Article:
Skelly applies ONLY to Public Employees. The idea that government cannot take the "property" of your job applies only IF you work for government. California is an "at-will state." Unless they have a good union contract, employees at private companies can be fired without cause. Skelly Due Process is the primary legal distinction between public and private employees in California.
Although appealing to your own Management doesn't sound like much of a right, the Courts have bolstered your Skelly rights considerably over the last twenty years, and Management has become more respectful of the Skelly process. This is partly due to other employment laws which have sprung up since the 70's: discrimination, harassment, disability, wrongful termination, etc. Today there is a substantial industry of attorneys prepared to take your case if the City doesn't fire you for truly good reasons – or if it HEMLOCK ON THE ROCKS: What Are My “Skelly Rights”?:
FOR IMMEDIATE RELEASEMonday December 8, 2014 Contact: Carl Petersen(818) 869-0309Carl Petersen Qualifies for the March Ballot in LAUSD School Board ElectionThe Los Angeles City Clerk has completed its verification of the signatures that Carl Petersen submitted last week and qualified him for the ballot in the March election. He seeks to represent District Number 3 on the LAUSD's Board of Education, which includes most of the San Fernando Valley west of the 405 freeway and portions of Sherman Oaks, Studio City and North Hollywood. He will run with the Ballot Designation of "Businessman/Activist Parent.""With the Miramonte sex scandal, MiSiS crisis and iPad scandal draining hundreds of millions of dollars from our children's educations, new blood is desperately need on the School Board," the candidate said. "As a father of four children enrolled in the district, I look forward to bringing a parent's perspective to the Board's proceedings and using my business experience to bring accountability back to the district."The election will take place on March 3, 2015.Carl Petersen is running for LAUSD School Board District 3 to give voice to the students, parents and teachers of the district. He is a father of five, including two daughters on the autism spectrum. With four children still enrolled in the district he understands the challenges facing the district and has a direct stake in seeing them addressed. He is currently the Director of Logistics for a manufacturer of security cameras in Glendale where he has been employed for the past nine years. For additional information please visit www.ChangeTheLAUSD.com or call Carl Petersen at 818-869-0309.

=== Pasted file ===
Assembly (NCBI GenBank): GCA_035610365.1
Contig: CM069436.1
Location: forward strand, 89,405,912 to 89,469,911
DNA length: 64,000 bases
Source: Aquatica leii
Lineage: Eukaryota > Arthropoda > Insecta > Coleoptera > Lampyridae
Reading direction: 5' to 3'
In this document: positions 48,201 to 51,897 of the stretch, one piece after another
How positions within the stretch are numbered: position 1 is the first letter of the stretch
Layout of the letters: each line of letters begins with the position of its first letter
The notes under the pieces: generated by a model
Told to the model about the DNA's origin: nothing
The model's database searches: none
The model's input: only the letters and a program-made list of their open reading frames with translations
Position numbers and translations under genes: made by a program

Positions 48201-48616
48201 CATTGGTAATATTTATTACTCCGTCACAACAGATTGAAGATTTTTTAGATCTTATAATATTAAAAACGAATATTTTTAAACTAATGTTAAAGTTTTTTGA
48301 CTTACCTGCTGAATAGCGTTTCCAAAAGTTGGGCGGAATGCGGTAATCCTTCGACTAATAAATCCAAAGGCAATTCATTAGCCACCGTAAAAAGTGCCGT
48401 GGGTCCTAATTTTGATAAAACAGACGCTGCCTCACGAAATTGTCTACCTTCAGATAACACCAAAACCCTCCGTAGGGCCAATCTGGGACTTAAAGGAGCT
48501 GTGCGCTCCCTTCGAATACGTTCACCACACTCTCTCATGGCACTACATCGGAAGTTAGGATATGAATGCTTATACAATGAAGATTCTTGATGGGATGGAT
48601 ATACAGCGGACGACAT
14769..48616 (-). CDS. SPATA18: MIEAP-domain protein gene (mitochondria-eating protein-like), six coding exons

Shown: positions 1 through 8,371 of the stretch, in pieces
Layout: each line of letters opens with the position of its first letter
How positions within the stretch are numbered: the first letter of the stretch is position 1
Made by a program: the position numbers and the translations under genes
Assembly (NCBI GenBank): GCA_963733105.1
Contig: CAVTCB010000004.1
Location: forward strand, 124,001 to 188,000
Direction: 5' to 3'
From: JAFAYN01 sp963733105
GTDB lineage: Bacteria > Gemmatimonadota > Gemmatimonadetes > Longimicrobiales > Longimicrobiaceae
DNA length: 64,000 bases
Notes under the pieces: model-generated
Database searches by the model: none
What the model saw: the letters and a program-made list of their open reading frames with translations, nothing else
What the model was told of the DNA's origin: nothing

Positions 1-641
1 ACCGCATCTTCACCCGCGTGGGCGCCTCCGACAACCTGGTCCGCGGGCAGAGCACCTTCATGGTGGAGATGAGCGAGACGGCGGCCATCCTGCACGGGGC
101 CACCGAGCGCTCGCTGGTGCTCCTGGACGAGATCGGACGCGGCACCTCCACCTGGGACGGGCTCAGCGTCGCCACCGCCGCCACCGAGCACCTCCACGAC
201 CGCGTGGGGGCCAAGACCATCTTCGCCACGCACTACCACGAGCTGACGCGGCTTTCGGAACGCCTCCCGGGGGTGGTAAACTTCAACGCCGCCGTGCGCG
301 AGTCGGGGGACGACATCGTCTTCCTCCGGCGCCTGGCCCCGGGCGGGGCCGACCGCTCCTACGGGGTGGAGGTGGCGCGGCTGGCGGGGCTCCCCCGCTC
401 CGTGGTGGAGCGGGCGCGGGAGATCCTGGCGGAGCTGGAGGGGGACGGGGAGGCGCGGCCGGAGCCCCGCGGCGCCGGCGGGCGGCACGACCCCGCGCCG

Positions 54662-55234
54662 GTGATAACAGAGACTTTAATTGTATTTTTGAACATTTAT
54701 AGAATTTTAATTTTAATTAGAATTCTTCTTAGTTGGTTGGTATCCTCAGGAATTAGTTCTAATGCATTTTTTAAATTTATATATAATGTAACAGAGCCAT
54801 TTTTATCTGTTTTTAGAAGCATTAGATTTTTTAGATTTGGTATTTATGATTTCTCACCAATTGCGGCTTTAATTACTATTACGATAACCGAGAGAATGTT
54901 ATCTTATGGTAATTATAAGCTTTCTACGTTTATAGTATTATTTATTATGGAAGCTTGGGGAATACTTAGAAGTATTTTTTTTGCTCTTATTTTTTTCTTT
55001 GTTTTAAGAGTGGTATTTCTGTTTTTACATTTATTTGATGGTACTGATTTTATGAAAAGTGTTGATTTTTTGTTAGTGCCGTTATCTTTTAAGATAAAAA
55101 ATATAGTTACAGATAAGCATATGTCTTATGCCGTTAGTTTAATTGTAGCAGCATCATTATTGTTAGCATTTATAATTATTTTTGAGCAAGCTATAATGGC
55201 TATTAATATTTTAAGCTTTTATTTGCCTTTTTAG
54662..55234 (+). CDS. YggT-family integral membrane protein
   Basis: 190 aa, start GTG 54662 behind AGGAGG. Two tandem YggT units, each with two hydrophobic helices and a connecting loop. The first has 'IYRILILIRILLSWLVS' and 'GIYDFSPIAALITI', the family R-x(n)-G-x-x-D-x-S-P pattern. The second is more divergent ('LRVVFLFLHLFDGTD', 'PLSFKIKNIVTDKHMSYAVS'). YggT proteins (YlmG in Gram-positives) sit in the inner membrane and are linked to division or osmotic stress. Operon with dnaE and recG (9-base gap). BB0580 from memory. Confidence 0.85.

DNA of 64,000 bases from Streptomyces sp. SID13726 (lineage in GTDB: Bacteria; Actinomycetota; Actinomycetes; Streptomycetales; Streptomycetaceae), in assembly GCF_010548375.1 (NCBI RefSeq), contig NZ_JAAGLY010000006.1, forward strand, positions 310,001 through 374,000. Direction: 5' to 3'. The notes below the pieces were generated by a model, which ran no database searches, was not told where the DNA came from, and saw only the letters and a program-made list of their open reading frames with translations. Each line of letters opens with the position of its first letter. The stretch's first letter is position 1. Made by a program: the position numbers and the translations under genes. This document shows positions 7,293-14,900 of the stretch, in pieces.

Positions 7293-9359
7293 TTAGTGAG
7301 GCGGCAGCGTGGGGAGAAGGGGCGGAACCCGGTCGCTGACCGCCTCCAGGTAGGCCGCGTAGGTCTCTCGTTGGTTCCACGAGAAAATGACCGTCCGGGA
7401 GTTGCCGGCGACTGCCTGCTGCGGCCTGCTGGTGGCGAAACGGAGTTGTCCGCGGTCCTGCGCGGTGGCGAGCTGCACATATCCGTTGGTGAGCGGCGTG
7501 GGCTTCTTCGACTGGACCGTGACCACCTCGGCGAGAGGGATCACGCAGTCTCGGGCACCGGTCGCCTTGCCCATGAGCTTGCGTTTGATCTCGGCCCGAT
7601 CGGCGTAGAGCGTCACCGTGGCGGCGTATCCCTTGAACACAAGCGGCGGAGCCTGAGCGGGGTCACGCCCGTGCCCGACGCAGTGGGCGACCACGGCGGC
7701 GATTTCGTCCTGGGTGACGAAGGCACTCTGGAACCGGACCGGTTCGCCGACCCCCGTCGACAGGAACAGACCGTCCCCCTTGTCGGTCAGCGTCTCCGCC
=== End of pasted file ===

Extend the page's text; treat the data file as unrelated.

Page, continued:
###--_______________________________________________Carl PetersenCandidate for Board of Education, District 3